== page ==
Writing sets- the bigger picture

Tim Price just sent me a link to a good article he wrote on his Blog about writing sets. As a bandleader this is very important. Players usually don't learn to do this well until they have had many years of experience. A well thought out set can really engage an audience and a poorly planned set can turn an entire room cold as ice. As Tim says- PRACTICE WRITING SETS. There are some guidelines for set writing that are good to be aware of.
  • Vary the styles and tempos of the tunes- Mix it up! There are times when it is nice to do a set of different styles of Latin tunes, then a swing set, then Blues and groove set (for when the crowd is drunk). This is the format of most club date or wedding bands.
  • Don't play tunes in the same key back to back. This is sometimes cool if the styles or tempos are different enough. Of course Blues or Rock bands do not follow this guideline. I sometimes play with a Blues singer who does EVERY tune in F. If possible have each key move down in fifths or stepwise (this is perceived by the audience at almost a subconscious level).
  • Start out the set with something that is comfortable for the musicians, so things lock in. Save your really hard material for when the band is warmed up.
  • Sometimes it's alright to start or end the set with a ballad. You might end the set with a Ballad if the second to last tune was a scorcher and you want to cool the audience down.
  • Be ready to change up your set on the fly depending how the crowd reacts. You may need to wake them up if they're getting too chatty.
  • If you're playing a gig for wealthy older caucasions, play every tune at 160bpm (businessman's bounce tempo) and segue between every tune with a 3-6-2-5 vamp into the next key. Just kidding. This is exactly what many NYC high society bands do.
  • Write sets that feature different instruments in the band and vary the solo order. Start with a bass solo or a bass melody once in a while.
  • Take the time to work on your set lists before you get to the gig and try to think them through in your head. Try to think about how you will feel after each tune. Keep old set lists that worked well for future reference.
  • Ask your players if they have any tunes they want to play before the gig so you can work them into the set seamlessly. Otherwise you'll have a harder time working them in on the fly.
  • Pick a few alternate tunes before hand.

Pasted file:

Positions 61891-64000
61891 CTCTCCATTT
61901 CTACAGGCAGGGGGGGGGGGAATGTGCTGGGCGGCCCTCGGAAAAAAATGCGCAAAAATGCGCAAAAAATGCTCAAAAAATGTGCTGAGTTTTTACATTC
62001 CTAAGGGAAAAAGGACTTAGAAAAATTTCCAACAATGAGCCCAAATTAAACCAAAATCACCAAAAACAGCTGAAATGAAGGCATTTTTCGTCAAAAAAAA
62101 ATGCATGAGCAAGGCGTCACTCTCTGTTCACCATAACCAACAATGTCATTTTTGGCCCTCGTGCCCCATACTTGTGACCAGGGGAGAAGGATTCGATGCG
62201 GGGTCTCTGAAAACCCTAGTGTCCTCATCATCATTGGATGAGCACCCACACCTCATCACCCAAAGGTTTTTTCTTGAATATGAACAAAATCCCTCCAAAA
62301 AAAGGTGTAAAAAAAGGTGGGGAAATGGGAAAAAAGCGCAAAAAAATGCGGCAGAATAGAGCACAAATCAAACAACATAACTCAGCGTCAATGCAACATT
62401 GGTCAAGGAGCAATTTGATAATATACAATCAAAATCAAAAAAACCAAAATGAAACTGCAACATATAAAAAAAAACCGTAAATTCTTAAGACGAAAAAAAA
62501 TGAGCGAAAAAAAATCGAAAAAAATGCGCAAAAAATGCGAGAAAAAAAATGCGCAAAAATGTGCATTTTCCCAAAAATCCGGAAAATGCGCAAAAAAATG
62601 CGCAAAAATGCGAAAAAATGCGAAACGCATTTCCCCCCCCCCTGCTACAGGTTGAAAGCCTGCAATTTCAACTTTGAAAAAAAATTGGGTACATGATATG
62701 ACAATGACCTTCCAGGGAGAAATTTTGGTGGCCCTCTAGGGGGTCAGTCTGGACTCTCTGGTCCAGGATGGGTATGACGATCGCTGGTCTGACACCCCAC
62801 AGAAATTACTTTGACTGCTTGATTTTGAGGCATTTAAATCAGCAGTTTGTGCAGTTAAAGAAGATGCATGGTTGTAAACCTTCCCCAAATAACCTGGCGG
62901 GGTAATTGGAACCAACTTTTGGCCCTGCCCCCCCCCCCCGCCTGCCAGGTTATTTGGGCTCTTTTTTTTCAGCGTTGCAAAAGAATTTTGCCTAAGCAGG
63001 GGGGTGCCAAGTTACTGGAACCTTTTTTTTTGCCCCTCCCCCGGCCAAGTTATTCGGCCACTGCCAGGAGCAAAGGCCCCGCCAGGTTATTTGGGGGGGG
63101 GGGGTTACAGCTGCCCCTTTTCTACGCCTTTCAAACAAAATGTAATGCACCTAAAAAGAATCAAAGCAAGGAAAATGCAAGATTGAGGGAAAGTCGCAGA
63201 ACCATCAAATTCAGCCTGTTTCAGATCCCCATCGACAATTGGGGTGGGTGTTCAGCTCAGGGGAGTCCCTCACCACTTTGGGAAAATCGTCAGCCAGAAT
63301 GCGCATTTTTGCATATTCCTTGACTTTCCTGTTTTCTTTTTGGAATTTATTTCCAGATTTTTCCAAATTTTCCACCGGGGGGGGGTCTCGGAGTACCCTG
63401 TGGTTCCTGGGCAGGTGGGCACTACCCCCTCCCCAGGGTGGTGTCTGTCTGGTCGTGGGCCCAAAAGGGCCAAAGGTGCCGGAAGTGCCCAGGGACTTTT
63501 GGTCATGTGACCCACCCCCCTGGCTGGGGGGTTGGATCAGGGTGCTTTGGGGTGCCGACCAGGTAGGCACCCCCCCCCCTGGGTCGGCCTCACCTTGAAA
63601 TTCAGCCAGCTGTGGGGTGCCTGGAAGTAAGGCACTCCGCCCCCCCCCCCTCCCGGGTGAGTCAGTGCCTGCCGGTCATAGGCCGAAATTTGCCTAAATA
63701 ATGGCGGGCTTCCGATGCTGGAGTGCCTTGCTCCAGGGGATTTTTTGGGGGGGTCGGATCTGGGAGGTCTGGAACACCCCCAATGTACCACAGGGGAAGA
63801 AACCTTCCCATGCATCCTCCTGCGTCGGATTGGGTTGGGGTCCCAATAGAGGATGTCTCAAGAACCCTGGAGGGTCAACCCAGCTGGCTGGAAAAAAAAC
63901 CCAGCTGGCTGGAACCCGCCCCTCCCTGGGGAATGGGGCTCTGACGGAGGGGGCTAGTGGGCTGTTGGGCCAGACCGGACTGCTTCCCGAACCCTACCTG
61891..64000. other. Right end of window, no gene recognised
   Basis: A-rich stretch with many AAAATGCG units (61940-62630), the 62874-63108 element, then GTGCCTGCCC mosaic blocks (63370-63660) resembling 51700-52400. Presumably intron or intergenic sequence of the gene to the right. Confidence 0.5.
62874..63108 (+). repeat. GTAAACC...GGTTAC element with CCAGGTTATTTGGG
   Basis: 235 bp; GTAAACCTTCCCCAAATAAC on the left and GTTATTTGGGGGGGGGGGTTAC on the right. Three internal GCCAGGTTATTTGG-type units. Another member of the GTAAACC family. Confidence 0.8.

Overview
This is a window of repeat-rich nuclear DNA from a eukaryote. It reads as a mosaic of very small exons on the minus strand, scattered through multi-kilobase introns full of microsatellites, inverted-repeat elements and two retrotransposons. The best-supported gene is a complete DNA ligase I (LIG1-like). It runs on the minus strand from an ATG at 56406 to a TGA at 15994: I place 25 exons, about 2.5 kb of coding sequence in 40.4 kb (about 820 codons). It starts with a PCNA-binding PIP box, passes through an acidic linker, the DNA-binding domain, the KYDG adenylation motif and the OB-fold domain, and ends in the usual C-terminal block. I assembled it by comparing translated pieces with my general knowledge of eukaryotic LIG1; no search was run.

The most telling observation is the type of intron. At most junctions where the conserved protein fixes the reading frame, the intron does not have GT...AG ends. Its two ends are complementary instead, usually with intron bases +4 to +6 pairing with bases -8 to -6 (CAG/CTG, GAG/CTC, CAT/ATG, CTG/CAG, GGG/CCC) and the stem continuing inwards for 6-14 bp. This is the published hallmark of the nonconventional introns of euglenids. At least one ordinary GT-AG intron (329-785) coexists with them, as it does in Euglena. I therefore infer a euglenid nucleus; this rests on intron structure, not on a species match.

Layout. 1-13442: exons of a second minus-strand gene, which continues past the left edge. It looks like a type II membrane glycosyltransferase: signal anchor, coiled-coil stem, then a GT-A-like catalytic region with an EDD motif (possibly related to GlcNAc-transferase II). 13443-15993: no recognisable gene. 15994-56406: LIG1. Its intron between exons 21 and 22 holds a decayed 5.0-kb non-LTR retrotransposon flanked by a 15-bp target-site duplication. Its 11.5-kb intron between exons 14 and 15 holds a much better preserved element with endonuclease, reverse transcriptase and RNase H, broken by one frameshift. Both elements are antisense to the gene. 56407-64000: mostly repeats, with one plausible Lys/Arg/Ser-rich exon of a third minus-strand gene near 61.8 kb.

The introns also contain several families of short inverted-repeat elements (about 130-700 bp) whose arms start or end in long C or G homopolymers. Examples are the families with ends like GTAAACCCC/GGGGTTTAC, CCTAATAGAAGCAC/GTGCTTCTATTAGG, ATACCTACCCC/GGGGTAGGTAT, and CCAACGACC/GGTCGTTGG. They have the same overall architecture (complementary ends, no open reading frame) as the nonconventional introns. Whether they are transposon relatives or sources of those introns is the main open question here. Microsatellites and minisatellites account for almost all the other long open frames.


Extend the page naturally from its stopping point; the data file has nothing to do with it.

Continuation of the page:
• Pick tunes that you sound good playing on. This seems obvious, but I often make the mistake of putting hard tunes that I don't know as well as I should in the set for the sake of novelty. I often overlook tunes that I know very well and sound good playing on for these newer, harder tunes. Don't overlook great tunes just because everyone else plays them.
  • Consider changing the style or meter of an overplayed standard. You might try something like playing 'All the Things' as a waltz or the 'Nearness of You' as a double-time feel Samba.


Anonymous said...


Thanks for posting the jazz blog url on Cragislist. It's fascinating. I'm behind on putting theory into practice but that site's a great motivator.

Thanks again,


Hucbald said...

This is a fantastic topic. I put a lot of thought into this, so I'll just offer my perspective as a performing solo guitarist.

I organize my set into mini-sets, or suites, that progress around the circle of thirds starting in A minor: A minor, C major, E minor, G major, B minor, D major, F-sharp minor, A major, etc. Currently, my set progresses all the way to B major (Which is a pretty remote key for the guitar).

Within each mini-set, or suite, I have it organized so that each one begins with a laid back prelude type of piece, goes through some faster etude and sonata type deals, and each one ends with a "crowd pleaser" type of piece.

So, for example, the A minor suite ends with Mason William's "Classical Gas", the C major suite ends with Eric Johnson's "Desert Song" (Yeah, it's in A minor, but I use "Guardame Las Vacas", which begins on a C major chord and ends on an A minor chord, to transition into it), the E minor suite ends with Eddie Van Halen's "Spanish Fly", the G major suite ends with "A Day at the Beach" (Which I transposed down a whole step from where Satriani plays it so it fits on a classical guitar fretboard), etc. Each little suite is about 10 to 15 minutes in length, so the crowd pleasers are nicely spaced out AND they are all followed with a quiet introspective prelude (Nice recovery time there for me as a performer too).

I have found that at resteraunt/coffeehouse gigs you can actually wear an audience out if you throw too much "brilliance" at them: Better to space those things out so they can enjoy their meals and conversation and draw their complete attention only every fifteen minutes or so.


David Carlos Valdez said...

Very interesting. Thanks hucbald.